It was a green-themed week at the New York Auto Show. Speaking at the show on Wednesday, Ford (NYSE: F) CEO Alan Mulally touched on a number of green-energy themes, urging the U.S. government to do more to support the development of better battery technology and calling, as President Obama has, for a comprehensive overall national energy policy.

Why tough green rules are good for business
Mulally's call for comprehensive national energy standards isn't necessarily a sign that the auto-industry hero is secretly some sort of crunchy eco-hippie. Rather, as Mulally and other auto executives have been saying for some time, having clear and broadly-applicable efficiency and emissions standards that are widely known years in advance makes it much easier for the automakers to meet those standards.

Here's why: The auto industry differs from most consumer-product manufacturing in that product lead times are measured in years, not weeks or months. The calendar might say that it's still early in 2010, but it's a safe bet that development of 2014-model-year products (and beyond) is already underway at all of the major automakers.

Without clear rules that are known well in advance, an automaker -- seeing high gas prices today, say -- might plan a whole line of little fuel-efficient cars to hit the market three years out… only to find, three years later, that gas has crashed to $0.80 a gallon and their key competitors are selling all the high-margin SUVs they can crank out. You see the problem.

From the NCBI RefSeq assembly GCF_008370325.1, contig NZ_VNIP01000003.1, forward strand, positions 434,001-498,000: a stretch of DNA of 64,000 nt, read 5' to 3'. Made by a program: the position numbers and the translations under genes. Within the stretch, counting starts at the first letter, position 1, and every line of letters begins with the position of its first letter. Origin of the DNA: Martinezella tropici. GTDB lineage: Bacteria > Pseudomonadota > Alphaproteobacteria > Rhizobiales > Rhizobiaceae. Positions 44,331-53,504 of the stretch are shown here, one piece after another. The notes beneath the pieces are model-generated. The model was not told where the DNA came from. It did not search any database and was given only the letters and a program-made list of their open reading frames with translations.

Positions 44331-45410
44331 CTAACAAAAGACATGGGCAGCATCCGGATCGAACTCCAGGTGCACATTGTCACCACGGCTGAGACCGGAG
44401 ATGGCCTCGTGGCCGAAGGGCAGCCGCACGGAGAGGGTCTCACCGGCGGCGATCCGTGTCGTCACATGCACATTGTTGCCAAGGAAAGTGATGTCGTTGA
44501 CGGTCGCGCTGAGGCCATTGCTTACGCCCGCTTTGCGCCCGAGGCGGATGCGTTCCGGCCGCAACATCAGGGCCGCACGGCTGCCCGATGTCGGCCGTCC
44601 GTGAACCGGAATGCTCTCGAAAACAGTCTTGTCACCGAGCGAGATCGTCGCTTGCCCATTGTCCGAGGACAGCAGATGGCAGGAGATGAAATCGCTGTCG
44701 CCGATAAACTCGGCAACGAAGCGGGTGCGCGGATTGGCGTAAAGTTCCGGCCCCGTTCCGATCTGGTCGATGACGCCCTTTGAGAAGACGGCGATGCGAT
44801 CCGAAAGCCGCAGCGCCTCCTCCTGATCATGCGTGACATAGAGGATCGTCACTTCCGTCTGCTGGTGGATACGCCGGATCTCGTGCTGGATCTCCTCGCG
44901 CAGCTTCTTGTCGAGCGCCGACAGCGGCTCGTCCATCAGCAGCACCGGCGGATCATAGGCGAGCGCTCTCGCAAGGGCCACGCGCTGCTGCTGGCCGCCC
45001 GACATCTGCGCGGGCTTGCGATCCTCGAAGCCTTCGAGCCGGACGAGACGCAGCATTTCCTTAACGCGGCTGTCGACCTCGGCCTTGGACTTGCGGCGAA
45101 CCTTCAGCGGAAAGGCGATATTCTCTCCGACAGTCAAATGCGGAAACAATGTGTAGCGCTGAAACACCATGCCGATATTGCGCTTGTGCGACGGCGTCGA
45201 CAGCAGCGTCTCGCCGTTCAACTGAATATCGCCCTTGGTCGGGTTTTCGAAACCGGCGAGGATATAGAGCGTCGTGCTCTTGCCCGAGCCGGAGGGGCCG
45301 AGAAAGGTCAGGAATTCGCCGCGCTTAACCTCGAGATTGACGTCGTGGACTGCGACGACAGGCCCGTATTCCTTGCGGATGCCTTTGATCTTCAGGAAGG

Ford's not sitting around waiting for the government, though. Along with a brand-new Lincoln hybrid, the company -- together with a live-via-satellite appearance by none other than Steve Ballmer -- announced an expansion of their technology partnership with Microsoft (Nasdaq: MSFT). Having already collaborated on Ford's SYNC in-car infotainment system, the two giants are going further with an integration of Microsoft's "Hohm" cloud-based home energy management system into upcoming electric Ford vehicles.

Imagine a future where your car will be able to tell your house that it needs to be recharged -- CCing you, of course, if you like. Sounds wild, doesn't it? It's already under development.

Would you buy the first Chevy Volt?
The old rule was to avoid the first examples of an all-new model -- better to wait a bit and make sure the manufacturer had worked out all of the bugs. That might be less of a worry nowadays -- but with a radically-new vehicle like the upcoming Chevrolet Volt, buying an early model might still be a daunting proposition.

But apparently nothing daunts the White House, as the Obama administration announced on Wednesday that they would buy the first 100 Volts made. Is this an expression of confidence in American technology? A statement of support for green automaking? Or simply a gesture to be expected from the folks who are -- don't forget -- General Motors' largest investor? We'll have to wait and see.

Don't worry about that Ford stock price dip